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  • Engine: Lark of the diesel

    I read about a diesel Lark. I frayn, when was this made, what are the engine specifications, who made the engine, and why was this made
    thank you

  • #2
    Here is a posting of said car:
    http://forum.studebakerdriversclub.c...ht=diesel+lark
    sigpic
    In the middle of MinneSTUDEa.

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    • #3
      Originally posted by Milaca View Post
      so, it has a Perkins diesel engine

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      • #4
        I saw one several years ago at a zone meet in P.A.. It was a nice tidy package. If I remember correctly the some of parking and taillights were a different color than normal 1963 Larks, Ed

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        • #5
          Originally posted by adamkoehler View Post
          so, it has a Perkins diesel engine
          Without researching further, I would immediately speculate the diesel engine was "Perkins." I believe that brand of diesel engine is the universal diesel... like the GM small block chevy for gasoline engines used in custom and "outsourced" applications. Perkins has marketed their engines for tractors, generators, Ford Ranger trucks, and all sorts of other equipment. It would be a fun exercise to see a list of all the various corporations, and equipment using a Perkins diesel engine.
          John Clary
          Greer, SC

          SDC member since 1975

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          • #6
            Yes, Studebaker put Perkins diesels in these.
            There was even a production of the Y1 body taxis that they equipped with Perkins engines.
            There was an extensive article about them in Turning Wheels a couple decades ago.
            Brad Johnson,
            SDC since 1975, ASC since 1990
            Pine Grove Mills, Pa.
            '33 Rockne 10, '51 Commander Starlight. '53 Commander Starlight
            '56 Sky Hawk in process

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            • #7
              1962 Champ

              51 Commander 4 door

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              • #8
                Here is "the rest of the Story".





                Complete with Export Amber Back Up Lenses probably used as Turn Signals, and Transtar Truck Nameplate.
                There is something you don't see on a Studebaker... a LEFT Hand, Tailpipe!

                Last edited by StudeRich; 02-01-2019, 07:55 PM.
                StudeRich
                Second Generation Stude Driver,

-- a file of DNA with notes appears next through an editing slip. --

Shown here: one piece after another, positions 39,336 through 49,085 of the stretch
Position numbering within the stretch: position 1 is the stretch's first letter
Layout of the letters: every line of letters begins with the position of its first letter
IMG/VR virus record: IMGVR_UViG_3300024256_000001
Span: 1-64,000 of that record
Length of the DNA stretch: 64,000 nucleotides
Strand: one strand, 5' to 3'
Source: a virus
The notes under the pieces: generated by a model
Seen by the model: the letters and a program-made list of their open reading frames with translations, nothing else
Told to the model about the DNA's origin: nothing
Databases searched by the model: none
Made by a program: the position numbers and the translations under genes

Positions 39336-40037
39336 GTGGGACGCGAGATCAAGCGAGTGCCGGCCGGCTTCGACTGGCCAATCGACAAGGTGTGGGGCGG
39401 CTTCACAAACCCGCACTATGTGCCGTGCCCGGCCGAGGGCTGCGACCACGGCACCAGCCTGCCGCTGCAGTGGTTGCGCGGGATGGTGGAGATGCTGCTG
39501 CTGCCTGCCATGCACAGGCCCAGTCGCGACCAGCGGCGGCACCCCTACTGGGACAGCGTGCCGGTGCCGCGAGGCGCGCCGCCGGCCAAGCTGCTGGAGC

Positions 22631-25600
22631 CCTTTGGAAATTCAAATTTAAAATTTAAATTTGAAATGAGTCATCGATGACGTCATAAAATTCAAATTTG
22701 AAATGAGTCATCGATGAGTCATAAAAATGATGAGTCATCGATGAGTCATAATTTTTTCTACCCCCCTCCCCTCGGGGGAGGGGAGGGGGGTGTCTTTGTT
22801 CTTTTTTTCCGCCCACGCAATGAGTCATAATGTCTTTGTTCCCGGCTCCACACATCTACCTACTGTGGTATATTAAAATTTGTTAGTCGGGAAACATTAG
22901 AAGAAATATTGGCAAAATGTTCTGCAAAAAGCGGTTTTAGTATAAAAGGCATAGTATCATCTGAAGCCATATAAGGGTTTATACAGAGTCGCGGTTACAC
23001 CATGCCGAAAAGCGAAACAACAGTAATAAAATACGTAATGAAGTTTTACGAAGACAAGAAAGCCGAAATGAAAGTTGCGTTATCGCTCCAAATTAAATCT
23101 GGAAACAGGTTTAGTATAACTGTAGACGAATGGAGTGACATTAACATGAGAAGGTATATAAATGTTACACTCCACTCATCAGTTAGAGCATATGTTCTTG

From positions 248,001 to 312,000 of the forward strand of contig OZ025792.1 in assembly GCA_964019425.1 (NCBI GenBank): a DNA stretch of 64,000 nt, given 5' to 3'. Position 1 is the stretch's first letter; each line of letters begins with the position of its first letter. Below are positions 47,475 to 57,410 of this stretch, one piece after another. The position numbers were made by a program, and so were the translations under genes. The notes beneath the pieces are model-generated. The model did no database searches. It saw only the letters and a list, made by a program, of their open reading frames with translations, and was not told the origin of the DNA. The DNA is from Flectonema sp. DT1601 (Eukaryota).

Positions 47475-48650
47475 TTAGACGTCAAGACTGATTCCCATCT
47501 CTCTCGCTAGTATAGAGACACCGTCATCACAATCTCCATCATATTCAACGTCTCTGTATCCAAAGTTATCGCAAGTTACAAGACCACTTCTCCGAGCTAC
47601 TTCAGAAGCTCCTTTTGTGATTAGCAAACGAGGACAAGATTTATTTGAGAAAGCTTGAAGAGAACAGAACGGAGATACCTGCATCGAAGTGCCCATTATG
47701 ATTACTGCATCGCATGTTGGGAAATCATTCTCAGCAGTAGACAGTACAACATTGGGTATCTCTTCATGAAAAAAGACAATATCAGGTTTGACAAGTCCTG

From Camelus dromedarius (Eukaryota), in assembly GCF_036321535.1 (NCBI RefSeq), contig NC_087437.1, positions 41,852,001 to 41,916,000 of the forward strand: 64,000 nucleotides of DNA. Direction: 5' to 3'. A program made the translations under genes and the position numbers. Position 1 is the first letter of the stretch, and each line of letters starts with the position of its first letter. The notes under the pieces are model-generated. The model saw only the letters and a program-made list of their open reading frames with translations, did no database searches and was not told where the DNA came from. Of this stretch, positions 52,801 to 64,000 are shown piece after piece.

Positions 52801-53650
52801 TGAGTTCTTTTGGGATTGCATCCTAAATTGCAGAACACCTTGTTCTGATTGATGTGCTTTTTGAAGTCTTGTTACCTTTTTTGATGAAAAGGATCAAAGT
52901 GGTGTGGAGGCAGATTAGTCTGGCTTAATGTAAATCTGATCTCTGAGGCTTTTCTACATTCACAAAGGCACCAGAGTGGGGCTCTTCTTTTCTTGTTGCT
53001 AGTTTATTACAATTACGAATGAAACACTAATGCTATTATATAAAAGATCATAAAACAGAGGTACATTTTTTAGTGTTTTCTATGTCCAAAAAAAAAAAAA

Proud '54 Starliner Owner

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                • #9
                  On our farm we had tractors (Massey 65) that had that engine. Very easy on fuel and lots of power for the size. That one appears to be a direct injection (injectors go in the top of the head). They give better economy than indirect injection and start better when it’s cold. I would like to own that car or build a clone. I have told this story before, but my Grandfather Drove Studebaker cars and trucks till the end. He also farmed with Massey Ferguson farm equipment. The Marriage of Massey and Stude would have suited Grandpa. He prbobly would have bought one......
                  1962 Champ

                  51 Commander 4 door

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                  • #10
                    That car would have good performance. I imagine that engine is quite heavy. I would not be surprised if more than the venerable Stude v8!
                    Diesel loving, autocrossing, Coupe express loving, Grandpa Architect.

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                    • #11
                      In the mid-50s, Studebaker was selling V8, 4WD, RHD trucks to India, and proposed a number of other RHD vehicles for customers there. One of them was a forward-control bus that was equipped with a Perkins diesel. The engine was a Perkins model P6, 83hp from 289 (yes, 289!) cubic inches. I believe they built one on a 195" wheelbase 2E truck/bus chassis (without body) for promo photographs. None were sold.
                      Skip Lackie

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                      • #12
                        For true; the Perkins was the generic small diesel of the 1950s-'60s; used worldwide in cars, trucks (Jeep and Dodge here in the US), tractors, fork lifts, boats et al.

                        Also true, it is a relic from the 1930s when the Brits invented the high speed diesel. The result is the noisiest, vibratingest, leakingest little anvil ever. I never knew anyone who had a Perkins who ever wanted another.

                        Building on what Perkins had pioneered, the Japanese small diesels from Kubota, Yanmar, Isuzu, Mitsubishi and Komatsu which came along about the time the Perkins wore out were so much better in every respect and most were designed so they could be retrofitted where the Perkins originally came.

                        jack vines
                        Last edited by PackardV8; 02-02-2019, 10:05 AM.
                        PackardV8

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